In Bolivia, the project is focussed on cocoa (Theobroma cacao) as the main crop in the long-term trial and for participatory on-farm research activities. Apart from the comparison of organic and conventional management, the project especially assesses the performance of diverse cocoa agroforestry systems in comparison to cocoa monocultures. A second focal point is the analysis of different cocoa cultivars. We also aim to improve the agroforestry systems under organic management through a participatory approach and socio economic studies.

Cocoa originates from the amazon region where it grows in the lower strata of primary alluvial forests. In Latin America, cocoa is traditionally produced in shaded agroforestry systems together with a variety of other crops and fruit or timber trees. To increase cocoa yields however, in the main cocoa producing regions worldwide, cocoa is increasingly produced in monocultures to increase cocoa yield in the short-term. However, cocoa based agroforestry systems produce other products and public goods, and are, therefore, seen as a sustainable alternative to monocultures.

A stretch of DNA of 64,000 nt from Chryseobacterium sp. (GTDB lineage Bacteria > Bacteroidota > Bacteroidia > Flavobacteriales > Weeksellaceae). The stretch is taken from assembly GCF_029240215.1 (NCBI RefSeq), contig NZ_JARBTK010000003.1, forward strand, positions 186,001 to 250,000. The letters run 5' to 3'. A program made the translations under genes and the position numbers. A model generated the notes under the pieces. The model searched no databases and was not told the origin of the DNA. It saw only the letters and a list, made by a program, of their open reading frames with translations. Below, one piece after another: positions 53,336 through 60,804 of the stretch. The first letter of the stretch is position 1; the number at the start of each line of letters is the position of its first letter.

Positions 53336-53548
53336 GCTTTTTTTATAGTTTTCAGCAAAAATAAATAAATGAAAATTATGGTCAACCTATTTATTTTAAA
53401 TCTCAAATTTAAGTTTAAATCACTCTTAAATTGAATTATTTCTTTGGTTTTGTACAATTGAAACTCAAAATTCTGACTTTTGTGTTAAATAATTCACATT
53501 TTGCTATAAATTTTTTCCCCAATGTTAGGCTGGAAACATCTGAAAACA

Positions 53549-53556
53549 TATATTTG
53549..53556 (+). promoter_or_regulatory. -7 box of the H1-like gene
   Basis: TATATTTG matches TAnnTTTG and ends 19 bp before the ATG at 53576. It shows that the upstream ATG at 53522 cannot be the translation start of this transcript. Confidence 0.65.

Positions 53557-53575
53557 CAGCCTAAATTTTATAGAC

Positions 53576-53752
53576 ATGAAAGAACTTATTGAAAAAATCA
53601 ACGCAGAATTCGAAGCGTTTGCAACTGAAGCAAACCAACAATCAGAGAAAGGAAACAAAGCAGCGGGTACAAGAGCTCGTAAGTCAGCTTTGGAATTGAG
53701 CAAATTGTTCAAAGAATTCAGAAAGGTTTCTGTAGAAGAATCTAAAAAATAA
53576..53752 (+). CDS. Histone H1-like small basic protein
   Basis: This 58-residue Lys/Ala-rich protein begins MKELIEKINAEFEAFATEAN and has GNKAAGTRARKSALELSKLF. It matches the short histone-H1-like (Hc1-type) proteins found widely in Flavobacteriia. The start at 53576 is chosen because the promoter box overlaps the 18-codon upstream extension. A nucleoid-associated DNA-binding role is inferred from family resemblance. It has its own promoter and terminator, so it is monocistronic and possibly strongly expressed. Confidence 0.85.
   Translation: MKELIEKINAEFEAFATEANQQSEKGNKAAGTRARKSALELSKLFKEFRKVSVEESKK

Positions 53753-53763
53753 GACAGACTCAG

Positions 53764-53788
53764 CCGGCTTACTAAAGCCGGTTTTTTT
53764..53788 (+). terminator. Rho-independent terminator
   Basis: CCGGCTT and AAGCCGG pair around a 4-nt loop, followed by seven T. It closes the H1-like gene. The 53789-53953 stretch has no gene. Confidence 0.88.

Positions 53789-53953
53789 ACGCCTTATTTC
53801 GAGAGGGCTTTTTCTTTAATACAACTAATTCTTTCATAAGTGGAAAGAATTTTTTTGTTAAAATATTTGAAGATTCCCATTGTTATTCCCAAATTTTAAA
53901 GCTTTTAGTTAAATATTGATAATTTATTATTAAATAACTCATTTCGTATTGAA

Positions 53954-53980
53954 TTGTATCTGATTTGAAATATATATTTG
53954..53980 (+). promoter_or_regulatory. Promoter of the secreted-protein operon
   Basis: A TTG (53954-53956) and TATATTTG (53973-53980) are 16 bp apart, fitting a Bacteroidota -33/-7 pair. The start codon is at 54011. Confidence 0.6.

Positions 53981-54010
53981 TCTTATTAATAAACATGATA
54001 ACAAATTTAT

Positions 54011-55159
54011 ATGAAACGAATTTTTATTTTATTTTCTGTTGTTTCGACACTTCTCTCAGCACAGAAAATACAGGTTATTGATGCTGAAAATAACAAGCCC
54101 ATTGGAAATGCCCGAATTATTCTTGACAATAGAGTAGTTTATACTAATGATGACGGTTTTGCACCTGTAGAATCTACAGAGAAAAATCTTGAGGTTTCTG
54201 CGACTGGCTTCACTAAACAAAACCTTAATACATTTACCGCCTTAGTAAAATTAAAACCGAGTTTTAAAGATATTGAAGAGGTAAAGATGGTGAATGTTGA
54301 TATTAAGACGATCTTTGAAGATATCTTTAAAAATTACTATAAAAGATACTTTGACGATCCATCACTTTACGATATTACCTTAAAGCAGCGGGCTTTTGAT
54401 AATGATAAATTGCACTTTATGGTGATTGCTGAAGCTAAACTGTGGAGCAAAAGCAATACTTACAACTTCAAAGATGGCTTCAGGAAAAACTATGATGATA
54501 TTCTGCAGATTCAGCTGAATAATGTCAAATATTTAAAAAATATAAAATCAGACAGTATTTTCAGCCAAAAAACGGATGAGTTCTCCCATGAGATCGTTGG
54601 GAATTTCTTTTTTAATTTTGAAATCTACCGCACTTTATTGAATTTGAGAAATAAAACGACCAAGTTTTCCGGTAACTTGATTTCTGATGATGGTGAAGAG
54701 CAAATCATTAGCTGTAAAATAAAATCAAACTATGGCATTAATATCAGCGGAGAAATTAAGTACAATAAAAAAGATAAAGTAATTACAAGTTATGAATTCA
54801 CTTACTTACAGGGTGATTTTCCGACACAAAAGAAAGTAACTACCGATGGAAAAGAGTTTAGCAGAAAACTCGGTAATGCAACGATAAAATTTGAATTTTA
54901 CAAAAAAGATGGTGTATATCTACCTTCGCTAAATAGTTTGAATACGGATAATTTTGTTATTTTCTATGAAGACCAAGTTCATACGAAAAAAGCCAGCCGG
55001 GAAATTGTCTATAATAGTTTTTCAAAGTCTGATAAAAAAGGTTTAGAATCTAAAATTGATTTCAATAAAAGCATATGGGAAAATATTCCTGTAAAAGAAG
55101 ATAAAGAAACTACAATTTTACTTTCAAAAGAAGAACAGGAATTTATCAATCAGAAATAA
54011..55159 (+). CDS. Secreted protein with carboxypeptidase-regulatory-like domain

Bolivia is not a big producer of cocoa on the world market but has a long tradition of organic cocoa production. About 2’000 farmers produce cocoa in the region of Alto Beni. More than 1’200 cocoa farmers are organised in cooperatives and these cooperatives adhere to the umbrella organisation El Ceibo. El Ceibo, the farmers, own the whole value chain up to final chocolate bars for local and export market. El Ceibo was the first producer of organic certified cocoa and promotes organic cocoa agroforestry systems.